Could drinking a few cups of coffee a day add years to your life? It appears so, at least according to the latest studies in the news.
The coffee controversy brews on. That’s one way to look at the latest research about a topic which is often confounding in its tendency to pit pro versus con. This is a topic that particularly matters to the astounding 89 percent of the U.S. population that consumes caffeine.
Two new studies, both of which appeared on July 11, 2017 in The Annals of Internal Medicine, have garnered widespread attention. One study was notable for its size and scope. The researchers from the International Agency for Research on Cancer (IARC) and Imperial College London conducted the largest study to date on coffee and mortality. Over 520,000 healthy people over the age of 35 in 10 European countries were tracked over an average of 16 years. Those who consumed three or more cups of coffee a day had a lower risk of death from a variety of causes.
According to the study, coffee consumption was associated with reduced incidence of liver disease, suicide in men, cancer in women, digestive diseases and circulatory diseases. Those who drank coffee tended to have lower levels of inflammation, healthier lipid profiles and better controlled glucose compared with non-coffee drinkers. In addition, they found that these overall results were consistent, regardless of the country.
The other study was significant as it featured a unique cohort. Coffee consumption and its association with reduced risk of death has customarily featured white study subjects. This study focused on nonwhite populations. It included over 185,000 African-Americans, Native Americans, Japanese-Americans, Native Hawaiians and Latinos aged 45 to 75. Findings demonstrated that coffee consumption was inversely related to heart disease, cancer, respiratory disease, stroke, diabetes and kidney disease. It found an 18 percent lower risk of death for those who drank two to four cups of coffee a day compared with those who did not drink coffee. Interestingly, the trends were similar whether the coffee consumed was caffeinated or decaffeinated.
As in other similar research, some experts point out the drawbacks of the findings in both of these studies. One potential flaw is that the mortality rate in non-coffee drinkers could be due to the fact that the subjects were less healthy to begin with. The income levels and lifestyles, which were not considered in these studies, could have an impact on longevity. Some researchers claim the best take on this topic is to focus on what we know truly helps people live longer, like healthy eating and staying active.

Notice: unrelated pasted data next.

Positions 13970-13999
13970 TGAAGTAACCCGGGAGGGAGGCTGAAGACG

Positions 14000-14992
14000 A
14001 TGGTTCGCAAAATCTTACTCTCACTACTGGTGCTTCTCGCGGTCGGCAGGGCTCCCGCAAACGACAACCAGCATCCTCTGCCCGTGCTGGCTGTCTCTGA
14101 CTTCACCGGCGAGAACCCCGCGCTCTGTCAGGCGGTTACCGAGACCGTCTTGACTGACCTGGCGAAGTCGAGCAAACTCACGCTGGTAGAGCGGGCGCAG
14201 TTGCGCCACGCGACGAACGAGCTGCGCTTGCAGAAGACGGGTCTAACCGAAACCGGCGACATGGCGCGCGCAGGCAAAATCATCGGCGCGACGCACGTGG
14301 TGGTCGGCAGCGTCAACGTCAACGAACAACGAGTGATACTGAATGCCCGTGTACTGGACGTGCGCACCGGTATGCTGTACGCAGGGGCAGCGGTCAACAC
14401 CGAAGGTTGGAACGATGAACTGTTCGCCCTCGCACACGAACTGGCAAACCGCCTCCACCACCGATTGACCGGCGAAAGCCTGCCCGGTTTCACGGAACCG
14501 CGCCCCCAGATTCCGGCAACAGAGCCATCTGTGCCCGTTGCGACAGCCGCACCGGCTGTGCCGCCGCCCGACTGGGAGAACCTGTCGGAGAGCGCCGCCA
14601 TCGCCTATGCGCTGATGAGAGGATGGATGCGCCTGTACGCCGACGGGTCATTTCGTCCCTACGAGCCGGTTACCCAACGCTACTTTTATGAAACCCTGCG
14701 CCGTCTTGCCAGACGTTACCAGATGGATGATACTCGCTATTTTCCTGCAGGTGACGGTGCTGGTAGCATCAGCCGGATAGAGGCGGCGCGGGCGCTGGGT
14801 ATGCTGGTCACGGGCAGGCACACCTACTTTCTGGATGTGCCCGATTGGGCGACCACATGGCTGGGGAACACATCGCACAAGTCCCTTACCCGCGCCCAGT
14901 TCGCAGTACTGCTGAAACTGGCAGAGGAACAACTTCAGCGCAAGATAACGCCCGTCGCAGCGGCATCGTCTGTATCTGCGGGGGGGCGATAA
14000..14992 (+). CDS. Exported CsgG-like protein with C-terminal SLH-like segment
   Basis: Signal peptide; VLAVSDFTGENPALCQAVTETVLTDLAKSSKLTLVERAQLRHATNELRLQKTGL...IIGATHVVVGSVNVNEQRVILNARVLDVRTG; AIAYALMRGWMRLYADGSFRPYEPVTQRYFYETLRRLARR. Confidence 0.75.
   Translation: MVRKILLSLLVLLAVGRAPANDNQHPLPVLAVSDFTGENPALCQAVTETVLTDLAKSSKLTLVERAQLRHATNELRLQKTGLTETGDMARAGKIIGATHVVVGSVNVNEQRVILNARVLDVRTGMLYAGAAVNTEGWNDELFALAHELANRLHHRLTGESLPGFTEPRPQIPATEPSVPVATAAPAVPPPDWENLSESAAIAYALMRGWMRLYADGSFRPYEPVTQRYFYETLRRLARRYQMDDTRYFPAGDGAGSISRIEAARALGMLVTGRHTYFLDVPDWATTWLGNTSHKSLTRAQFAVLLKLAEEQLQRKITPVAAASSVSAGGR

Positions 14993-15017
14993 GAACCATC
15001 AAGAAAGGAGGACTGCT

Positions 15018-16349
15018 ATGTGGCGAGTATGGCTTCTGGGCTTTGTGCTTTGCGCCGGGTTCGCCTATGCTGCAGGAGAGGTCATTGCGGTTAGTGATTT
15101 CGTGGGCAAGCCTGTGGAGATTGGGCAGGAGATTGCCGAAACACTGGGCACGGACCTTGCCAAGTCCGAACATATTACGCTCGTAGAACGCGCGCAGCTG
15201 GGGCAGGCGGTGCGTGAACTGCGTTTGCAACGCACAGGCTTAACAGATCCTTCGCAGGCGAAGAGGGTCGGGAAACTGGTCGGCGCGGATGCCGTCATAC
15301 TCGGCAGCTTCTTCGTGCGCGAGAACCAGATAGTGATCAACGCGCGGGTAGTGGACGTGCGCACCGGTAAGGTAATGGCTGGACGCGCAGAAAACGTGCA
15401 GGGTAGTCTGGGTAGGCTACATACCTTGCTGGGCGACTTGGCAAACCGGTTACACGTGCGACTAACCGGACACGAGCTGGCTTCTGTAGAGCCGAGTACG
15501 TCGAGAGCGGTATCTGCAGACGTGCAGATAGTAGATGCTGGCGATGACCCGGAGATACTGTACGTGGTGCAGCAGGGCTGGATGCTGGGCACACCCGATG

Nonetheless, these studies do not stand alone. Benefits of coffee have long been touted in other research. Benefits range from preventing cirrhosis of the liver to lowering the risk of Alzheimer’s disease, multiple sclerosis, gout, melanoma and depression.
Myths About Coffee Consumption
While benefits of coffee are heralded, myths of partaking of this universal beverage also abound. Here are just a few.
Coffee stunts your growth – Where this came from is unclear, but perhaps it is this wives’ tale that helps keep children from lining up at the local Starbucks. The bottom line is that no studies have been able to prove that coffee stunts a person’s growth.
Coffee sobers you up – This is a dangerous myth, especially if it implies that anyone who has been drinking alcohol can consume coffee to be able to safely drive. Despite ingesting caffeine, reaction time and judgment are still impaired after drinking. This myth suggests that coffee will provide a boost of energy from the caffeine, mitigating the risk of the alcohol. However, no matter how much coffee you drink, the amount of alcohol in the system remains the same.
Coffee helps with weight loss – While the stimulation from the caffeine in coffee can create a very slight increase in metabolism, it is not enough to impact weight loss. Caffeine may dull the appetite briefly, but there is not sufficient evidence of any effects of coffee leading to long-term weight loss.
Coffee consumption and its impact on longevity is just one small piece of the healthcare puzzle. However, there are significant ways you can take a more proactive approach to your well-being. Think preventive care with a concierge physician. For more information about how you can get started with a concierge healthcare model, contact Healsa today.